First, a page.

Activities | Families | Sequences | Fold types | References | Help
B6db references: tskiasr

type Journal Article
authors Zhang, J.; Ferreira, G. C.
title Transient-state kinetic investigation of 5-aminolevulinate synthase reaction mechanism
journal J Biol Chem
ui Tskiasr
year (2002)
volume 20
pages 20
abstract 5-Aminolevulinate synthase (ALAS), a pyridoxal 5'-phosphate (PLP)- dependent enzyme, catalyzes the first, and regulatory, step of the heme biosynthetic pathway in non-plant eukaryotes and some bacteria. 5- Aminolevulinate synthase is a dimeric protein having an ordered kinetic mechanism with glycine binding before succinyl-CoA and with aminolevulinate release after CoA and carbon dioxide. Rapid scanning stopped-flow absorption spectrophotometry in conjunction with multiple turnover chemical quenched-flow kinetic analyses and a newly developed CoA detection method were used to examine the ALAS catalytic reaction and identify the rate-determining step. The reaction of glycine with ALAS follows a three-step kinetic process, ascribed to the formation of the Michaelis complex and the PLP-glycine aldimine, followed by the abstraction of the glycine pro-R proton from the external aldimine. Significantly, the rate associated with this third step (k3 = 0.002 s- 1) is consistent with the rate determined for the ALAS-catalyzed removal of tritium from [2-3H2]-glycine. Succinyl-CoA and acetoacetyl- CoA increased the rate of glycine proton removal approximately 250,000- and 10-fold, respectively, supporting our previous proposal that the physiological substrate, succinyl-CoA, promotes a protein conformational change, which accelerates the conversion of the external aldimine into the initial quinonoid intermediate (Hunter, G. A. and Ferreira, G. C. J. Biol. Chem. 1999, 274,12222-12228). Rapid scanning stopped-flow and quenched-flow kinetic analyses of the ALAS reaction under single turnover conditions lend evidence for two quinonoid reaction intermediates and a model of the ALAS kinetic mechanism in which product release is, at least, the partially rate-limiting step. Finally, the carbonyl and carboxylate groups of 5-aminolevulinate play a major protein-interacting role by inducing a conformational change in ALAS and, thus, possibly modulating product release.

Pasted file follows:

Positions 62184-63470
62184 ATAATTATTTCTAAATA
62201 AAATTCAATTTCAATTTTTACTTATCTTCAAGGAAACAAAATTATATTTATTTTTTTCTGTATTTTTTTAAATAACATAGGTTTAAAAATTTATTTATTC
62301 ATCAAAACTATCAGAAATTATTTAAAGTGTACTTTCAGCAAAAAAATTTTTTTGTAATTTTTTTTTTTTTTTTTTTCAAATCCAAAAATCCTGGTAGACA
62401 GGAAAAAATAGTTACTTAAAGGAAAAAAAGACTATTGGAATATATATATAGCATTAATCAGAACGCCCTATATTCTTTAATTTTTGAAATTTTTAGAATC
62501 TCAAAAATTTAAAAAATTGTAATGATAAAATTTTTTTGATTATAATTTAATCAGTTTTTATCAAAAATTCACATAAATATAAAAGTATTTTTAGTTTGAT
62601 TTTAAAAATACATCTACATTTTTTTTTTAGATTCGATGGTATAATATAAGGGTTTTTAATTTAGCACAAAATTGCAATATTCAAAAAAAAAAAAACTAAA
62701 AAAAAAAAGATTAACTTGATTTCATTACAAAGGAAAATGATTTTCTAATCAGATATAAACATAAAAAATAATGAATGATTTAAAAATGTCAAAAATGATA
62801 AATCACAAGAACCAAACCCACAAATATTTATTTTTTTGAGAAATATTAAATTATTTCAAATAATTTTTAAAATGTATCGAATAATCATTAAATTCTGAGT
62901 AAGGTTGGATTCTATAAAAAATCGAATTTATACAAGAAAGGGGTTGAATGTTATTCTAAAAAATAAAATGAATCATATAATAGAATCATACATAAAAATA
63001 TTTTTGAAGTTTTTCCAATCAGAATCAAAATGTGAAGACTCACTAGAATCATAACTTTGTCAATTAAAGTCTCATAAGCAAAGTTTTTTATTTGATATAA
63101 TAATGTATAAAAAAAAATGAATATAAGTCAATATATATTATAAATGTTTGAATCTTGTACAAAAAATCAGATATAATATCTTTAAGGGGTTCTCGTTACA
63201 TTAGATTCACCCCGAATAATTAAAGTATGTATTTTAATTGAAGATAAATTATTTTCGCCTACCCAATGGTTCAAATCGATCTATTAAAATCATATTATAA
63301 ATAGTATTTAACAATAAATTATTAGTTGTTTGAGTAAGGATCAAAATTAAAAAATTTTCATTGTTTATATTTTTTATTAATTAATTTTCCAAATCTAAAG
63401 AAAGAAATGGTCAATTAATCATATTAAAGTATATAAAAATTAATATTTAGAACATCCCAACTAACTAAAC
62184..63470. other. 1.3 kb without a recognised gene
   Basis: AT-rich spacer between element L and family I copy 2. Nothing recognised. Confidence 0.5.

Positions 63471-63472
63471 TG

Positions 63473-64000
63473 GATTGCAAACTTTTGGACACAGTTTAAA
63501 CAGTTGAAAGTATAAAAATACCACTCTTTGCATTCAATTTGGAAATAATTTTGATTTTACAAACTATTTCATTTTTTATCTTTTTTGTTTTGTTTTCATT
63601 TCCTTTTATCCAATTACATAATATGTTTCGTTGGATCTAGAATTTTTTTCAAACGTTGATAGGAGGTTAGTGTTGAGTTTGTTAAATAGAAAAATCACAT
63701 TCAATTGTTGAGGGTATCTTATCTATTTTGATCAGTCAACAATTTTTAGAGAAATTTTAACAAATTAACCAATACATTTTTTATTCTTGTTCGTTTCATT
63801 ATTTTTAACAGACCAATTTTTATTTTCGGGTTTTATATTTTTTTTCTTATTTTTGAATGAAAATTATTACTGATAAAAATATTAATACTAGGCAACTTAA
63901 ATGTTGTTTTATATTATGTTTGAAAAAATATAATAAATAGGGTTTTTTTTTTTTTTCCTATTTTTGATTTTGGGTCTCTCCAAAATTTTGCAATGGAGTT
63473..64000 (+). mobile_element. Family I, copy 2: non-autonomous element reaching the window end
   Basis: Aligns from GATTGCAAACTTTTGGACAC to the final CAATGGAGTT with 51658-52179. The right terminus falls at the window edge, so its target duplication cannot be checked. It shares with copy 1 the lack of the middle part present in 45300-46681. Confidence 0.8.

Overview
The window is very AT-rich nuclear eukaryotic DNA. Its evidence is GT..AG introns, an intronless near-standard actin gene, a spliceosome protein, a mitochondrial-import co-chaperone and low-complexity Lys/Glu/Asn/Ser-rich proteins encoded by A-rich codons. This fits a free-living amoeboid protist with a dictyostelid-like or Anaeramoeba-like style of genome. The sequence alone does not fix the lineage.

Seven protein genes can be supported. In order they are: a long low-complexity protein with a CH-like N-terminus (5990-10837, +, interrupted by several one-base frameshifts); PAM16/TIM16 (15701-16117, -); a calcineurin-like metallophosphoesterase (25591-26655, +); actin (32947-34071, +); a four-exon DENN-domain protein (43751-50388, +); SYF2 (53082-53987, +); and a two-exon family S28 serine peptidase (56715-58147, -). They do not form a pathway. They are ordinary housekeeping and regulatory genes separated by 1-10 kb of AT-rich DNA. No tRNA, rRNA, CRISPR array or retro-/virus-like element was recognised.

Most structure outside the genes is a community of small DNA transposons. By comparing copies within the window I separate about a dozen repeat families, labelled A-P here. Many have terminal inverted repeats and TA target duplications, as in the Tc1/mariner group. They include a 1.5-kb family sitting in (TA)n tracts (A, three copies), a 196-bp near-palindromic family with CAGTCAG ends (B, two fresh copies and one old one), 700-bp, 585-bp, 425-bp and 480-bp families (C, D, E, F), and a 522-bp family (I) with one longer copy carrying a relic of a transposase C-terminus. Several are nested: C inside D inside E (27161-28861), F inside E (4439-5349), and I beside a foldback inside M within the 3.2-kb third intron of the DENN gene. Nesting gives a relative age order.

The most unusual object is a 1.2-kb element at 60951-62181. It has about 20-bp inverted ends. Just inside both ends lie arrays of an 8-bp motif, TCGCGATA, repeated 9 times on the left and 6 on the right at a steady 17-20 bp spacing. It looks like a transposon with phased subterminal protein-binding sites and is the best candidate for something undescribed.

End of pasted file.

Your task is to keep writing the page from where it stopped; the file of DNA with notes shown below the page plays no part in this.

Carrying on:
last changed 2002/11/04 17:52

B6db references